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Seattle To Portland
On July 14th the Rapha Continental Riders rode 205 miles at an average of 20.1 mph for 10 hours and 13 minutes. Seattle to Portland (STP) is the flattest, longest most boring 205 mile group ride ever perpetrated. And every year over 10,000 people from around the world show up and complete it. Most in two days, but a remarkable number in one.
It’s consistently hot and humid and goes almost without fail into a staggering headwind for hours at a time. It’s overcrowded with roadies in primal wear on titanium road bikes outfitted with tri-bars and snack pouches, week-end warriors on full-suspension department store mountain bikes, “gym” cyclists in short-shorts and make-up and beaming, blinding, sparkling commuters on their eighty pound apocalyptic survival machines. And artsy alternative types on tall and otherwise homemade bikes. And the surprisingly large faction of people who insist on riding one-wheeled or more than two-wheeled bike-like machines, often adorned in hand cranks and lycra fairings. For the most part everyone is unfamiliar with group riding and incapable of holding a line or passing safely. The route is never far from a freeway, strip mall, gun show, airport or industrial park. And it’s sometimes near all five simultaneously. This event is clearly not done for the atmosphere or unadulterated joy of it all.
Why would any racer or seasoned cyclist risk death and heat-stroke over and over again for a long dumb ride that doesn’t fit into even the most ambitious or demented of training schedules. In fact why does anyone do it?
Inspiration and humility. And entertainment, cycling pride (the loosest possible and most all encompassing idea of it) and for the humanity of it. And maybe because it’s hard and demanding and epic, and because it delivers all the glory through suffering you can take in a paceline led by a dude on a Bike Friday. Ok, and maybe because when else do you get to eat four pancakes, seven Little Debbie’s, a chunk of salmon jerky bought from an American Native in the front seat of a pick-up truck parked on the side of a road, four cokes, a tin of Pringles, three burritos, a plate of lasagna, two whoppers, a cheeseburger, three beers, five power bars, four gallons of water, seventeen electrolyte replacement drinks and a chocolate milkshake, in one day, without peeing or gaining weight. All the while supporting the Cascade Cycling Club and it’s partners.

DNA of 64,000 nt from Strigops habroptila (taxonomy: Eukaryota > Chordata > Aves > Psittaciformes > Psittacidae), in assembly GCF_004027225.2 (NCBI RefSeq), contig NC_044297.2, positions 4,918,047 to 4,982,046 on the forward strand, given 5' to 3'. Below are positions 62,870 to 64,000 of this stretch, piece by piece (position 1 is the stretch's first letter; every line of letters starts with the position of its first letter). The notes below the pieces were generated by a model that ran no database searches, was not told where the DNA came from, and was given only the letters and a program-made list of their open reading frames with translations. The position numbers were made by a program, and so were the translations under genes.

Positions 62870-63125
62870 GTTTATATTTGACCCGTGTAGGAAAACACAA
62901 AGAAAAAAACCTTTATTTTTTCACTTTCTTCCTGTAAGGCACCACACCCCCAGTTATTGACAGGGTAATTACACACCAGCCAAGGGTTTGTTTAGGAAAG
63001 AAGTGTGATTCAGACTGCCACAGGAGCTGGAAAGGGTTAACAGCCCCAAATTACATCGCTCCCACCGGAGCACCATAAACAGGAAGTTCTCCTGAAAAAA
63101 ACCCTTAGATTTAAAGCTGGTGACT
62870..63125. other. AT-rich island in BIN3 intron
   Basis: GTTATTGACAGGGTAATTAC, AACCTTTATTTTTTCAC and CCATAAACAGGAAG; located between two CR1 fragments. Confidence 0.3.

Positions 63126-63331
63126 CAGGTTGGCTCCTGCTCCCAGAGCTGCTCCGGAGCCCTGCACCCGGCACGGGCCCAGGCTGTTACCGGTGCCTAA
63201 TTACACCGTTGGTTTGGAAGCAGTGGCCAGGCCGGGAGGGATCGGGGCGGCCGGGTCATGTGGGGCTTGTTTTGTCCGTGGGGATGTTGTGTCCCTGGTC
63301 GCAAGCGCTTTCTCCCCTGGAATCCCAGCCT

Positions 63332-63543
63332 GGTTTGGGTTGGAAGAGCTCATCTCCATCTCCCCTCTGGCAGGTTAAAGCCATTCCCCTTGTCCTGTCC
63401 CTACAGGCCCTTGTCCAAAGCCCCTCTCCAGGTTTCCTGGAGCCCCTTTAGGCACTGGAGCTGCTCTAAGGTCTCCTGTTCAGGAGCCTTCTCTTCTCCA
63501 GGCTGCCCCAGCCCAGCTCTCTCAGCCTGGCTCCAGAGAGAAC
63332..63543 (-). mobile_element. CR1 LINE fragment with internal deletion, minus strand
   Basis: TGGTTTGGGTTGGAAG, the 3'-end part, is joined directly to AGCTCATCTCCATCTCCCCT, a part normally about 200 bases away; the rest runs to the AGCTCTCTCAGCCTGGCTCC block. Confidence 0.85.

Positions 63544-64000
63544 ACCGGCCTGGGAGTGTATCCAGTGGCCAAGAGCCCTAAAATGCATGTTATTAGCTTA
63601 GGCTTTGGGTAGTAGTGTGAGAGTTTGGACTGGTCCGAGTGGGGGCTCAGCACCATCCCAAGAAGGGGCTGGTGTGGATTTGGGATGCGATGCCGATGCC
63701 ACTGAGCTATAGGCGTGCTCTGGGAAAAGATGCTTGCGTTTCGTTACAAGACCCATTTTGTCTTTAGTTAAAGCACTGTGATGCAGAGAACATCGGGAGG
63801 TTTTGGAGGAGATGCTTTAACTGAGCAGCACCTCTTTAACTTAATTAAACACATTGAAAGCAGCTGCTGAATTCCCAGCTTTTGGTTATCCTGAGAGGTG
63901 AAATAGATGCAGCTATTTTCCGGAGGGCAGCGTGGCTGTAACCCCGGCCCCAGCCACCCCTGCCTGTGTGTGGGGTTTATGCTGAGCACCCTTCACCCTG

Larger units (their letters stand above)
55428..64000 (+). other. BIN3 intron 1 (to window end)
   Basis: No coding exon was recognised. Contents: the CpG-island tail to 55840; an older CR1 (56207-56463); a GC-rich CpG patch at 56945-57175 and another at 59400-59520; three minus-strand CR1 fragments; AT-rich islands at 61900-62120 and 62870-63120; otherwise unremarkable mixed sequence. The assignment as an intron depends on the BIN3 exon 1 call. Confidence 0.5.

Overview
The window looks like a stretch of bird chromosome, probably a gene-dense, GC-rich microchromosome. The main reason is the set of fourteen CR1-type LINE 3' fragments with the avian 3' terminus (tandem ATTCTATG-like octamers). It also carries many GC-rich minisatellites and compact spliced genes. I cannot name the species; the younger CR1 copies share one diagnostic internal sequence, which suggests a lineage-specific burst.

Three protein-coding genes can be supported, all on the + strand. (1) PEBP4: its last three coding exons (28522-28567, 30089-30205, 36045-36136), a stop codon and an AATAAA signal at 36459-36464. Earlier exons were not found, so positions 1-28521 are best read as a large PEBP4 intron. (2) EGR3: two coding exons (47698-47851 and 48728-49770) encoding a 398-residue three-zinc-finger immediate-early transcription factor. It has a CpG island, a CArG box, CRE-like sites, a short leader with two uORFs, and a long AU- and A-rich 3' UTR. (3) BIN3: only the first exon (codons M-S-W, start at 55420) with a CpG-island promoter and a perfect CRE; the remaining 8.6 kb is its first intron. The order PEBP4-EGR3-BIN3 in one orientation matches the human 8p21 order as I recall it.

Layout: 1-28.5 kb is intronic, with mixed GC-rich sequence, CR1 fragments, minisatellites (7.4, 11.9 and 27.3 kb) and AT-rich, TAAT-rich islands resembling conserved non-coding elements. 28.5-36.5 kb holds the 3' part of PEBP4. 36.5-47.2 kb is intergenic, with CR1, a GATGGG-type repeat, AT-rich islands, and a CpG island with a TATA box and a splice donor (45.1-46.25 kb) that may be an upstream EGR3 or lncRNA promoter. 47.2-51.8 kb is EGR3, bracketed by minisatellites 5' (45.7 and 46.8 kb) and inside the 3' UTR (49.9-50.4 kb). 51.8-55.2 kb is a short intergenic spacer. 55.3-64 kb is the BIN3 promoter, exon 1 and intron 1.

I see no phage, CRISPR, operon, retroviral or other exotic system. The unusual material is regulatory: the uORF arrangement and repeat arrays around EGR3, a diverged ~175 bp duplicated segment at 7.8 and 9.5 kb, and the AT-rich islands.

That said, people watching and collective unity should not be underestimated. Witnessing a seventy year old breast cancer survivor ride a hybrid for two-hundred plus miles over sixteen hours is truly awe-inspiring. Because even if you’re a “real” cyclist with expert fitness and the right bike by the end of the you’re cooked, you’re done. You want to go home and be done with it all as soon as you possibly can. And while you’re filling your water bottle at mile 145 there she goes again, that lady on a hybrid turtle’ing her way south. That’s a wake-up call that rings 345 times throughout the day.
So that’s why you ride STP, because you get to people watch, eat a lot and pull 15 eleven year old cub scouts riding big wheels from Centralia to Longview.
"The steepest and hardest climb of the day is on the bridge from Southern Washington over the Columbia into Oregon. There’s no sidewalk, it’s over a mile long and it regularly trafficked by an average of six thousand cars an hour. And the only scenic, rolling and truly a treat to ride section is inconveniently located around mile 135, just after lunch, when the day is the hottest and your will to pedal and desire to live is the lowest."
– Daniel Pasley
"The thrill of riding into Portland, like when you’re forty miles or so out, and you’re willing for the first time all day to admit you might actually make it, is indelible and delicious. And almost makes it worth it. Almost."
– Greg Johnson